I had never heard of this book until my book group decided to read it this month. I really didn't know what to expect, and you know me, I do NOT read the backs of the books or summaries about the books I read, before I read them. I like to be surprised and I like to be taken on a journey. Well, this book did both. It definitely surprised me, and I was definitely taken an an incredible journey. I was a little hesitant about reading it when a family is murdered on the first page. The descriptions of the murders and the murderer have enough detail that you know it's awful and you know you never want to meet the man Jack, but thank goodness it doesn't go into too many gory and gruesome details. It's bad, don't get me wrong, but this is a middle-grader book, so it could be worse. From a mother's point of view, this part was horrible to read. Thinking about that baby made me sick to my stomach. And then even when he was out of immediate danger, really thinking about the logistics of what was happening still made me sick to my stomach. Luckily, the characters in this book save the day. As the reader you know that the baby is safe and that he will somehow be taken care of, and that is enough to immerse you in this world that Mr. Gaiman has created. The characters are so well developed. There is a hint of mystery to all of them, especially Silas, and it is just enough to make you wonder......Mr. and Mrs. Owens, Josiah Worthington, Caius Pompeius, Mother Slaughter, Scarlett, Mr. Pennyworth, Liza Hempstock, and Miss Lupescu each have their own places in this story, and they fit perfectly. This book is written and crafted very well. It does kind of jump from one random situation to another sometimes, but it doesn't take away too much from the story and it's not difficult to figure out what is going on. I really enjoyed this book. It's so different and unique, and so well crafted, that it's hard to put down. The graveyard becomes a well known and familiar place, and I will definitely think about graveyards differently when I pass by them now. The cemeteries around me are a little different because they aren't too old or creepy, but I went to Boston years ago and went to a graveyard that had a couple of the Founding Fathers' gravestones in it, and it was a little more spooky.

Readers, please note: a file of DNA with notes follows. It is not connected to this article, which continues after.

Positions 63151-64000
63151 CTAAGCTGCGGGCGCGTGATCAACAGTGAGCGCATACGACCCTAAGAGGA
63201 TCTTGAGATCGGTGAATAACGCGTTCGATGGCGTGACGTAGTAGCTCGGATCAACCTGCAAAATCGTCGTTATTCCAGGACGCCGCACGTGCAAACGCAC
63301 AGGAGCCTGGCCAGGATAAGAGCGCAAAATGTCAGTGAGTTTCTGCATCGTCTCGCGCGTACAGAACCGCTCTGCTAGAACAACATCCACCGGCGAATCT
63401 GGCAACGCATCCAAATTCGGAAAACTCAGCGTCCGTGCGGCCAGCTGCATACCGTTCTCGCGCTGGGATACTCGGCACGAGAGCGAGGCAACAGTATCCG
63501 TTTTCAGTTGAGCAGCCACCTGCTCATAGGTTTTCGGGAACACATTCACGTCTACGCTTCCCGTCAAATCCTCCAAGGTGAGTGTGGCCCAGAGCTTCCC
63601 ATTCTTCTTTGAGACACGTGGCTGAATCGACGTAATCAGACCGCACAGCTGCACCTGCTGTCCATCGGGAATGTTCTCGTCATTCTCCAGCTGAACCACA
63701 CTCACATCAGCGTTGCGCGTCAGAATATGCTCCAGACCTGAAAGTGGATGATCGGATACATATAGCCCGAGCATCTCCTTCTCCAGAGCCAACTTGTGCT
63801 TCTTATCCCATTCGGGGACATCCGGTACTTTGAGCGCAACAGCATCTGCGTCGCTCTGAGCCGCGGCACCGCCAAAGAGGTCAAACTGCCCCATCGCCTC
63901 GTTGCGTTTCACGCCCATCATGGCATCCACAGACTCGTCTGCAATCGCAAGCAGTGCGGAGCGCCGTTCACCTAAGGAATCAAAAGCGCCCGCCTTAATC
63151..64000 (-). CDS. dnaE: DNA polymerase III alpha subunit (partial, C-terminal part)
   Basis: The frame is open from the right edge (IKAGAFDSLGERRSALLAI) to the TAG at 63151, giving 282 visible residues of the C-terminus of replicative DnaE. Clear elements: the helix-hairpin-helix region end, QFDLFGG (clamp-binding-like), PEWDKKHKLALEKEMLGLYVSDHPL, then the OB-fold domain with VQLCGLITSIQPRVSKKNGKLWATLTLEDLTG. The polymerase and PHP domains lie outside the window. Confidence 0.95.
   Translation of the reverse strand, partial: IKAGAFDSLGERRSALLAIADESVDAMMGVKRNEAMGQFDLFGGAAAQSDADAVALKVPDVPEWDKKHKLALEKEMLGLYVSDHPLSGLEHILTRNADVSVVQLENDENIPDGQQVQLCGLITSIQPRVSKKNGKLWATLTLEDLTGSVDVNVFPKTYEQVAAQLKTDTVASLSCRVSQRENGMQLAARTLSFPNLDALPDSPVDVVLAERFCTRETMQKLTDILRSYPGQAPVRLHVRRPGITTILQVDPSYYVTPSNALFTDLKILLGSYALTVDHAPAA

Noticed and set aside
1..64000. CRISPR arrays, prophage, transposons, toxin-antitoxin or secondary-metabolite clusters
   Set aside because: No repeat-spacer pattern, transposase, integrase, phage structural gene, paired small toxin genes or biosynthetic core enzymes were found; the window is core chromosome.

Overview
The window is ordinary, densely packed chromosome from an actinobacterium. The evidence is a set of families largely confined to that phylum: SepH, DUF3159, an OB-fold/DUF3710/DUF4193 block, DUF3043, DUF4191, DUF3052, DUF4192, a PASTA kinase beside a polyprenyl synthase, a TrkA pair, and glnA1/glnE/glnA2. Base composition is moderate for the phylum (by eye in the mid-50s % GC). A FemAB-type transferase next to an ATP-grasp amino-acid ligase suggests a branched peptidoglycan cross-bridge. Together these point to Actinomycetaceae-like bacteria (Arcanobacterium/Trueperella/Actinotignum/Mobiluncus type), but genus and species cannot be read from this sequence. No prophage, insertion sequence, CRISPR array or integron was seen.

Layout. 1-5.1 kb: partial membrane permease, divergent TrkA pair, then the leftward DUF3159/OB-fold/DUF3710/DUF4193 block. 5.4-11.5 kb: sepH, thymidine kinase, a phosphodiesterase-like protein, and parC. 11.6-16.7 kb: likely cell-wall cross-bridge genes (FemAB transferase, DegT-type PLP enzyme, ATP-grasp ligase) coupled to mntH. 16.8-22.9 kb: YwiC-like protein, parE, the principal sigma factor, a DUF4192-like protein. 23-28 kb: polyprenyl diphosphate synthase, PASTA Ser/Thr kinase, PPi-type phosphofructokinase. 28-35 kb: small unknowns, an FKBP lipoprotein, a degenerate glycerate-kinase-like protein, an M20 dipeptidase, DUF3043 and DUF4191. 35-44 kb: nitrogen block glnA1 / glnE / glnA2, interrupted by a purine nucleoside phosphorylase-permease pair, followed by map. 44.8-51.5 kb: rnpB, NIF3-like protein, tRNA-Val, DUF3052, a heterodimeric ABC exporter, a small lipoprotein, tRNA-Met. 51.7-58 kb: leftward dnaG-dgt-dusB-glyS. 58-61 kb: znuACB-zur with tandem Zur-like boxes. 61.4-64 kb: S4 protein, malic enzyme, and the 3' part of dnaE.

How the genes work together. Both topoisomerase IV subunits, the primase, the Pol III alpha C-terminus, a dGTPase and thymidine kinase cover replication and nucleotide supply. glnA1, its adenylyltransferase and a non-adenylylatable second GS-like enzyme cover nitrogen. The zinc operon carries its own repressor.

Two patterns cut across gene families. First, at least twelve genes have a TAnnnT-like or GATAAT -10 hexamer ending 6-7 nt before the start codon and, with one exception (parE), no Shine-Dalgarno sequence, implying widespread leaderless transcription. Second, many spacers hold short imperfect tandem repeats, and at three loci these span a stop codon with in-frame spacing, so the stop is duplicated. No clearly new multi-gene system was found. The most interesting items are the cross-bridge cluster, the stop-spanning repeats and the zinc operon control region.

There isn't any language or "intimacy" in this book, but there is a family that is murdered, and there is a murderer on the loose that wants to murder again. It is a graveyard, so there are ghouls and ancient scary guys. There are a few situations that may be scary to some readers. I love how Mr. Gaiman puts all the different elements and characters together; his use of language is very creative.

Rating: PG+ (A family is murdered and the murderer is on the loose, graveyard characters and situations that could be scary to some readers.)

Recommendation: 6th grade and up (I would not go younger than 11 years-old)



T. Rex Trick-or-Treats


T. Rex Trick-or-Treats by Lois G. Grambling

My boys were crazy about dinosaurs when they were little. We have tubs of dinosaurs. They don't get played with very often any more, and it's crazy, but I miss it. This book is cute, but I think I love it more because of the sentimental value. It reminds me of those crazy-fun dinosaur days. The illustrations are bright, colorful, and so much fun. The characters' expressions are great! The fonts are fun and different, and there are even different colors! I love the idea of the book that T. Rex wants to be something scary for Halloween. Hahaha.......is there anything scarier than a T-Rex dinosaur? T. Rex's friends try and help, but they end up taking all his ideas. So what does T. Rex end up being for Halloween? You'll need to read it to find out! The kids love this book! I love that there are repetitive phrases and words that even little kids can say, and I love that it reminds me of my cute little boys who loved dinosaurs. Even though they are big now (13 and 11), they will still sit with me and listen when I read this story. My girls (9 and 6) enjoy this book too! This Halloween book is definitely a keeper!